Surfacing After Silence

Life. After.

recovered/in recovery/recovery/john?


One of the comments on my previous entry is something that has come up both here and in my “real life:

I have always wondered about the terms “in recovery” and “recovered.” Why do you choose “recovered?”

Perhaps it is just a game of word play, but there is a significant difference for me in the associations the two words bring up.

“In recovery” (to me) means that I am, in some way, living with the illness.  It means that I am on guard against behaviors or symptoms or eating disordered thoughts.  It means that I am managing the illness and that I am not free from it.

“Recovered” (to me) means that I have moved on, put the illness behind me, and am living without consciously making sure I am “following the program.”  It’s past tense.  What was is exactly that, what was.

For years, doctors and therapists told me that one never truly recovers from an eating disorder, that one manages symptoms, guards against relapse, and makes sure one is eating appropriately.  Somewhere around 2005, I realized that this wasn’t good enough for me.  Why spend so much hard work in treatment (both inpatient and outpatient) if the only thing to gain was “managing symptoms.”  If I was going to recover, I was going to recovery.  All the way.  This has been one of the few times black and white thinking has worked out for my benefit.  I want no part of the eating disorder.  I don’t want to manage symptoms, be on guard against destructive thought patterns, or monitor my food.  If therapy is working (for me) these are all non-issues.

So again, one would ask how I could possibly call myself recovered right now.  I know the issues behind my eating disorder.  None of them caused the return to restricting, although, as I said, I did learn that if I diet in a healthy effort to lose weight that I have a medical reason to lose, it reminds me of restricting too much and I can’t take that risk.  While I was in the hospital, I didn’t have to work through the underlying issues to get myself to eat; I had to get used to eating again, on a physical level.  A couple of ritualistic behaviors came back while I was IP, simply because I was in that setting.  There’s been no desire to engage in them since.  Have I had destructive thought patterns that would lead to restricting?  Nope.  And I’m not monitoring my food intake.  I’m relying on hunger and satiety cues to let me know when and what and how much to eat.

But this is how I feel about these terms.  In all honesty, they don’t mean much if you are not engaging in behaviors and are living symptom free.  In either case, “in recover” or “recovery” means health.  Call it whatever you want, even give it a name such as “John” if you’d like, but take care of yourself and claim health as your own.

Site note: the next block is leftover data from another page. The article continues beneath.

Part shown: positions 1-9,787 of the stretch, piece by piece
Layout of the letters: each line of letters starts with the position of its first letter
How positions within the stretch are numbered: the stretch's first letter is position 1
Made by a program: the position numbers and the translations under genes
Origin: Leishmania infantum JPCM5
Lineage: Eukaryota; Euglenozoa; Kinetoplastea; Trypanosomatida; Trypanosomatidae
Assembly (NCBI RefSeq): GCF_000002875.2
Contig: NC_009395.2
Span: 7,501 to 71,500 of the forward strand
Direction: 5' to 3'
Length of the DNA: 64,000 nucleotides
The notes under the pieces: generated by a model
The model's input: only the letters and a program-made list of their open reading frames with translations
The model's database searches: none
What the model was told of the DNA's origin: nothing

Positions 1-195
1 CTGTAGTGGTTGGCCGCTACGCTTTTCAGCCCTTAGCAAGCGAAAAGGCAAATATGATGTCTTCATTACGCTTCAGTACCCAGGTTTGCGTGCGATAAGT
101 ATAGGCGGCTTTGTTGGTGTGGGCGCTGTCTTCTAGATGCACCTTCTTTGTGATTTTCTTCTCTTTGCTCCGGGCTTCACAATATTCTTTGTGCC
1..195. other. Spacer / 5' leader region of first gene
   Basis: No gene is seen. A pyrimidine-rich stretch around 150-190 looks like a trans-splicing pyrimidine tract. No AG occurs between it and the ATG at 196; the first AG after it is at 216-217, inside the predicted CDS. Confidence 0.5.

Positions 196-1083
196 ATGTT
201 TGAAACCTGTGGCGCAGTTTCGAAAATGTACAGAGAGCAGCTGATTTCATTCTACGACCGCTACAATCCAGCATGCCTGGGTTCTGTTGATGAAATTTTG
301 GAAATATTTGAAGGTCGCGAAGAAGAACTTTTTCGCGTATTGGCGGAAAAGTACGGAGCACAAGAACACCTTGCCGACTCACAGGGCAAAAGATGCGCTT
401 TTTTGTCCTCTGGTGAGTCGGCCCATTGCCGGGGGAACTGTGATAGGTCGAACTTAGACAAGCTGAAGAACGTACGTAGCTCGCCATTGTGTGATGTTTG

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February 28, 2010 - Posted by | Eating Disorders, recovery | , , , , , , ,

10 Comments »

  1. Sounds good to me.
    Being “in recovery” to me, has changed its meaning. I insisted on saying that I was “in recovery” for a long time, and I guess I was. But now, it seems that I am really “recovered.” Being “in recovery from an eating disorder” is still allowing the eating disorder to own a part of your life. Being recovered, that puts the eating disorder in the past, where I believe it belongs. It wasn’t easy for me to transition from “in recovery” to “recovered,” and it only came over the last week or so. And as I sit here, a little bit too hungry in a way that feels similar to restricting, I know that I am just being lazy because I don’t feel like getting up until I know just what delicious meal I will be making myself for lunch in a few minutes. That’s the difference for me. In the beginning of recovery, I guess I would say “12:00, time for lunch.” Then, I would say – up until very recently, “I’m hungry. Must eat now before I get to hungry.”
    Now? sometimes I eat because it’s “time” and sometimes I eat because I’m hungry. And sometimes I DON’T eat because I’m busy or distracted or lazy but eventually I eat when it’s time, and I eat enough for me. Some people might not like the way I do it – even my nutritionist tells me to be careful not to get toooo hungry. It’s not like I resist my cues. It’s just that I put my “hunger and fullness” cues on the same level of importance as I put everything else in my life – breathing, sleeping, going to the bathroom, etc. Sometimes I wait a little extra long for various reasons. And sometimes I do it just because.